Earth Day’s 45th anniversary is being celebrated today around the world. On this day—less than one-third into the calendar year—humanity already has used about half of all renewable natural resources and services that the planet can generate this year, according to Global Footprint Network’s data. Despite this sobering fact, let’s not lose sight of the many signs that a perfect storm is brewing for 2015 to be the most exciting year to date for sustainability.
All eyes are on the Paris Climate Summit, a much-anticipated event which is already boasting the tag line "For a universal climate agreement." Some 23 years after the first Rio Summit and 18 years after the historic Kyoto Protocol was signed, the nations of the world are closer than ever before to making a binding commitment to act on climate change. If the negotiations are successful, that commitment would entail a clear, shared goal (maintaining global warming within the 2-degrees-Celsius range,) detailed action plans and a timeline.
"I’ve always been driven by opportunities where analysis and knowledge generation can impact policies."
Derek joined Global Footprint Network this month to lead analytics on resource accounting and the implications for policy and sustainability solutions. An economist with a Ph.D. from Wageningen University in the Netherlands, he brings more than 20 years of experience in undertaking research that informs and drives decision makers.
Prior to joining Global Footprint Network, Derek was Executive Director of the Centre for International Environmental Studies at the Graduate Institute of Geneva. Before that, Derek served as a core member of the United Nations Environment Programme’s Green Economy Initiative, where he managed the integrated modeling assessment in UNEP’s 2011 flagship report, "Towards a Green Economy." He also has worked for the Canadian International Development Agency (CIDA) and the International Institute for Environment and Development (IIED). See his full bio here.
In the following Q&A, Derek talks to us about his professional journey, the importance of behavior change in achieving sustainability, the first project for the United Nations that he is leading on our team.
Did you know that China reversed its deforestation trend in 1989 (PDF: especially pp. 13,14) and has expanded its forests by close to 47 million hectares, according to national data collected by the U.N. Food and Agriculture Organization (FAO). This translates to a 33 percent increase in forest biocapacity, based on Global Footprint Network’s calculations.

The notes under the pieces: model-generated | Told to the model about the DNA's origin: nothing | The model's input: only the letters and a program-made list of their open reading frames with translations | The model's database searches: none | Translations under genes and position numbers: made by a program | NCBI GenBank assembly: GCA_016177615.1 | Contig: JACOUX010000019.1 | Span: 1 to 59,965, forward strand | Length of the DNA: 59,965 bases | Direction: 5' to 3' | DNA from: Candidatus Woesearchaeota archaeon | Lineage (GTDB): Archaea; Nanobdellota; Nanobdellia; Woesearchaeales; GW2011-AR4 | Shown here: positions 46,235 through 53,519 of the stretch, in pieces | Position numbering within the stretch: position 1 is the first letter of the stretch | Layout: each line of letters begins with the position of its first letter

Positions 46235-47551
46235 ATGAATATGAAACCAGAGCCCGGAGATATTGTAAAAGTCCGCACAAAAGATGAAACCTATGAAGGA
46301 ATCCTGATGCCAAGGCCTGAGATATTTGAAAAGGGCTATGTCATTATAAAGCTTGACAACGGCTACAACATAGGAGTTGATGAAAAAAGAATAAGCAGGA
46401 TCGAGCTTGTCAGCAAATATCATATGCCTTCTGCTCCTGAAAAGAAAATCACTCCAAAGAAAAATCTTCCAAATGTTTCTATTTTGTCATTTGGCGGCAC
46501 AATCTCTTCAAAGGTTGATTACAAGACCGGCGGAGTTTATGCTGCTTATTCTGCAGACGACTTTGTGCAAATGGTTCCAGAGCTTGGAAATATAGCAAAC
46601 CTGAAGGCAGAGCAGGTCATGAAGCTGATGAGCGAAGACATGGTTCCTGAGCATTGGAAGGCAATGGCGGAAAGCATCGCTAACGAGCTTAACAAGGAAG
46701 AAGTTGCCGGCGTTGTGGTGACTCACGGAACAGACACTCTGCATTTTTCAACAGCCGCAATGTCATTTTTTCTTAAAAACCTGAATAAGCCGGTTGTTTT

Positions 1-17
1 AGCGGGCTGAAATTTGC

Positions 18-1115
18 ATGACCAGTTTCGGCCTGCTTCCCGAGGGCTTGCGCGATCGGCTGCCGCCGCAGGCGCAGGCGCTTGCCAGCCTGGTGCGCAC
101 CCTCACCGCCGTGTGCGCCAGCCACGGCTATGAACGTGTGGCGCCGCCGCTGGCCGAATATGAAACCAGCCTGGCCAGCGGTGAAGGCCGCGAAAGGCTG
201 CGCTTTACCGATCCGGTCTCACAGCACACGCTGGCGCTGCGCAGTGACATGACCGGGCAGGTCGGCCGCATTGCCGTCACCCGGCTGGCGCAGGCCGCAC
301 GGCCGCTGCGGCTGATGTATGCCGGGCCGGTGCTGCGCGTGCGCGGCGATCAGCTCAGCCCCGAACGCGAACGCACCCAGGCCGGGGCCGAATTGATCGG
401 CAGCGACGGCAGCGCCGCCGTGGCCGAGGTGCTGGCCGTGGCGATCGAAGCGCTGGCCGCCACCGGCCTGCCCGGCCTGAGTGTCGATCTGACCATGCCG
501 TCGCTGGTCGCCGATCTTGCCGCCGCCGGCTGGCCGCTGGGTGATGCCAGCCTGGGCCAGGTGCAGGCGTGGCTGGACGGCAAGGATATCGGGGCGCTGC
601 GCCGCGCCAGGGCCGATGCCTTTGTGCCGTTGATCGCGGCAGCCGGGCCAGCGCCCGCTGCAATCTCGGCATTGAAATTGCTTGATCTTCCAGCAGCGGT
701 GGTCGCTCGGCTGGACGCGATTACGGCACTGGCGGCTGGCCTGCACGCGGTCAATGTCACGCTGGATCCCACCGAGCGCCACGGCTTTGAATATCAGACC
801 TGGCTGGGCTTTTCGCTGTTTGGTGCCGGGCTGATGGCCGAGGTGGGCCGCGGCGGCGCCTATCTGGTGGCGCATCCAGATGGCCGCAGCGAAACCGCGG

Or did you know that Costa Rica brought the destruction of its forests to a halt in the mid-1980s after a 47 percent drop in its forest land biocapacity since 1961, then climbing again by 9.2 percent since 2000?
Or that the top net exporters of forest products are middle- and upper-income countries that are rich in forest biocapacity, with the largest ones being Canada, Russia and Sweden? And that the top net importers are China, the United Kingdom, Italy and Japan? This refutes the hypothesis that forest overharvesting linked to biodiversity loss is mainly driven by high-income countries liquidating assets of low-income, tropical countries, although unreported illegal logging may be skewing the underlying data.
Xie Gaodi from the Institute of Geographic Sciences and Natural Resources Research (IGSNRR) at the Chinese Academy of Sciences is the lead author of a recent research paper published in the journal Sustainability. He recently talked with Global Footprint Network about the unsustainability of giant cities.
Between 2008 and 2012, the population of Beijing climbed from 23 million to more than 30 million—a whopping 30 percent in just four years. One direct impact of this rapid demographic surge, which includes permanent residents and "floating" population such as tourists, was the drastic increase in Beijing's reliance on food produced in areas located outside of, and increasingly further out from, the city's boundaries, stresses a new article in the journal Sustainability authored by several researchers in China. The challenge caused by Beijing's insufficient agricultural resources was compounded by high land prices, the researchers pointed out.
Over those five years, Beijing's dependence on non-local food supplies grew from 48 percent to 64 percent of total food consumption in the metropolitan area, according to the article, "The Outward Extension of an Ecological Footprint in City Expansion: The Case of Beijing."
The authors introduce the notion of Ecological Footprint distance (abbreviated as Def) to reveal the average distance that natural resources required to support a population's Ecological Footprint travel to reach that population.
Researchers stressed that food accounts for the significantly biggest part of Beijing's consumed biocapacity in terms of weight.